Sri Lanka

Sri Lanka: EHA News Update April and May 2007

News and Press Release
Originally published
In May, the Sri Lankan government has initiated a process of voluntary returns of Internally Displaced People (IDP) to their place of origin. An expected 90,000 IDPs are to return by the end of 2007. By 18 May, in Batticaloa, about 9,000 had returned to Western Batticaloa dispersed throughout 20 villages. UNHCR monitored the return. Within another few weeks, 40,000 IDPs are expected to return to the west. In total there are over 100 villages in the return area, but for the time being, only 20 are being resettled. In these areas, food, shelter, water and sanitation and psychosocial issues have been examined. The identified gaps will be addressed by various sector agencies. WHO will make a detailed assessment of the health status and the access to health care of the returnees.

To address persistent problems of inadequate numbers of health care providers and absence of emergency medical services, two initiatives are underway. A proposal has been prepared to recruit UNV (United Nations Volunteers) physicians to temporarily fill the gaps. At the same time, with the support of the WHO regional office of South East Asia, the Ministry of Health (MOH) has been requested to select three candidates from appropriate backgrounds to participate in a Training Programme on Pre-Hospital Care organized by the Trauma and Critical Care Center (WHO Collaborating Centre on Injury Prevention and Safety Promotion) in Bangkok in late August. WHO hopes to build on this to help put in place an Emergency Medical Services system, particularly in the north east where the conflict remains volatile.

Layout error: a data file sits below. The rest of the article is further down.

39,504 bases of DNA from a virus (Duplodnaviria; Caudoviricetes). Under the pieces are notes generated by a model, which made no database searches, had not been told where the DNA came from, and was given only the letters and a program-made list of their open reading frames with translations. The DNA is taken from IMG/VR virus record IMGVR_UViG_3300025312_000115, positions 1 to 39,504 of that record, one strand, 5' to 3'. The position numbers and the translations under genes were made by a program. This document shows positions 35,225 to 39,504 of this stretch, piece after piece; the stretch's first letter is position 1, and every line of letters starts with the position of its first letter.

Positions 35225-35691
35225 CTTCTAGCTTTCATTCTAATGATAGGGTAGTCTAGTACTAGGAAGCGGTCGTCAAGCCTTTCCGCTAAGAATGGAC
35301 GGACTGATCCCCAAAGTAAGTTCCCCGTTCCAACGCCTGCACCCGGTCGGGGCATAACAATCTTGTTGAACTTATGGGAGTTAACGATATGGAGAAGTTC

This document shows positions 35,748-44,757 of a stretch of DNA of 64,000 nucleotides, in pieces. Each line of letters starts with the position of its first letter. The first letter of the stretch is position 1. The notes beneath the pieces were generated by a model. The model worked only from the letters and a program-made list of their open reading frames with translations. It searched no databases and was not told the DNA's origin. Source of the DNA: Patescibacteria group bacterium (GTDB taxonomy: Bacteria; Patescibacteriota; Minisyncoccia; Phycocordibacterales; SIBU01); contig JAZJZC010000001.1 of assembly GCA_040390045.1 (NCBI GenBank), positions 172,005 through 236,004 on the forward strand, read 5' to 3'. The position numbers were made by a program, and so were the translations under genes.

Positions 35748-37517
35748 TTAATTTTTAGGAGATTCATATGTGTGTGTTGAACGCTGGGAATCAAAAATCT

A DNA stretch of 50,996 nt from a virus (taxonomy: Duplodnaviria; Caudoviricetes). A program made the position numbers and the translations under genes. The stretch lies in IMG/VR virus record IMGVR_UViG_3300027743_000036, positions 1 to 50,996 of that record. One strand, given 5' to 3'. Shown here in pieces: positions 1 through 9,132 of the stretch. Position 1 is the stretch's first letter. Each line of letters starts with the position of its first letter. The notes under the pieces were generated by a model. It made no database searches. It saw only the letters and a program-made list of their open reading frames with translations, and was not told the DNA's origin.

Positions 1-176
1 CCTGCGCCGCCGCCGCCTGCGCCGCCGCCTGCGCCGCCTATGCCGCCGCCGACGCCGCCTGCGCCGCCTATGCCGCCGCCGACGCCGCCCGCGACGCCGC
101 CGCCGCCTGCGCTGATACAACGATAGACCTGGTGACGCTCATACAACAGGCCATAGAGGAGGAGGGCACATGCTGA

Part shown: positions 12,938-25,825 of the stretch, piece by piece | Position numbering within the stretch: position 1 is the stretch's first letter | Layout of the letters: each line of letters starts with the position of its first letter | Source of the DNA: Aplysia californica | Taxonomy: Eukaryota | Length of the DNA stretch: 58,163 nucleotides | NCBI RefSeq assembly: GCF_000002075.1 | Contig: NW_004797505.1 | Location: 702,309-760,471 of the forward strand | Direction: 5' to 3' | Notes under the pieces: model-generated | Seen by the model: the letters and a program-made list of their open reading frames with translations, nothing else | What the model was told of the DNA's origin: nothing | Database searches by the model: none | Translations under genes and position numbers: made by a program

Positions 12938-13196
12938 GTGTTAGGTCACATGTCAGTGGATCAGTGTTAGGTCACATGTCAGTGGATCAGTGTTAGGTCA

WHO has chaired bi-weekly Health Coordination Meetings focusing on the IDPs and a number of problems facing the returnees have been reviewed based on extensive visits to official IDP site and returnee settlements in Vakarai in the middle of May.


Colombo, the capital city of Sri Lanka, was hit by flooding on the 3 and 4 May 2007, caused by torrential downpours. A massive 156 mm of rain fell on the morning of 4 of May alone. The city of Galle, 110 km south of the capital, was also affected.

A large sinkhole also suddenly appeared on the morning of Friday 4 May in Galle Road, the main road running from Colombo to Galle. No casualties were reported from this unusual incident. Overall, according to figures collated by the Ministry of Disaster Management, there were 17 deaths. Causes of death ranged from drowning (up to 12 people), suffocation in landslides (2 children, 1 adult) and electrocution by fallen power lines or lightning (at least 2 people).

The floods that were witnessed in early May are not an isolated occurrence. Almost every year, Colombo's antiquated drainage system (more than 150 years old in some parts) gets blocked and overflows onto the streets. Apart from this, there are many other contributing factors to the flooding such inadequate waste management; inadequate funds for the proper maintenance and dredging of the drains; and unauthorised construction of houses, especially those that encroach on the marshland that act as catchments areas for storm-water drainage.